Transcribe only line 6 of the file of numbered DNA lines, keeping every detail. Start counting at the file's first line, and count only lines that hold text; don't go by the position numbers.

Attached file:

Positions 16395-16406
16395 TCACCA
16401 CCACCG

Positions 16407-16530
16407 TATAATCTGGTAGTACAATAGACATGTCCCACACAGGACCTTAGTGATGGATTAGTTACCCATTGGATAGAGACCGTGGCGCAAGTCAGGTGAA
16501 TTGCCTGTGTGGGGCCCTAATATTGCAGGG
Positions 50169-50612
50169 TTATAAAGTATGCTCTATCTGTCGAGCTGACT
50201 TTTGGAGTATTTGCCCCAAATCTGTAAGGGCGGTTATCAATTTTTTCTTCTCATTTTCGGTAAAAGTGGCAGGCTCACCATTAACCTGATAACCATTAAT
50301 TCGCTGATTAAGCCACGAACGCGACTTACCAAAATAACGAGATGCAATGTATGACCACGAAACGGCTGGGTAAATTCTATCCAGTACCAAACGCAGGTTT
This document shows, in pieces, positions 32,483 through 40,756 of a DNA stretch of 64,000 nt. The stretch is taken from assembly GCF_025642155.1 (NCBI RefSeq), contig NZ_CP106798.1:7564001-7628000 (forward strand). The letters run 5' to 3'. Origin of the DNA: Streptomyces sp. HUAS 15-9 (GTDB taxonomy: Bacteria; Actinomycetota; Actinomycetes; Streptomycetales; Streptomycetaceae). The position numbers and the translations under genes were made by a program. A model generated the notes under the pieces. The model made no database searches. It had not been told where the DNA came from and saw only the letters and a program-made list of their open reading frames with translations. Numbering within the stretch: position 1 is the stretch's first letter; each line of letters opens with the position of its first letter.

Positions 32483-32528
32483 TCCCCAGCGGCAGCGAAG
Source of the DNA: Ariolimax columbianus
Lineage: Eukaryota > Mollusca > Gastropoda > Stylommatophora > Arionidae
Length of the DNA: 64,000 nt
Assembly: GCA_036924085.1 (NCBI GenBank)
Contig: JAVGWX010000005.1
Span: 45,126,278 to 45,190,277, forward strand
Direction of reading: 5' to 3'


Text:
16501 TTGCCTGTGTGGGGCCCTAATATTGCAGGG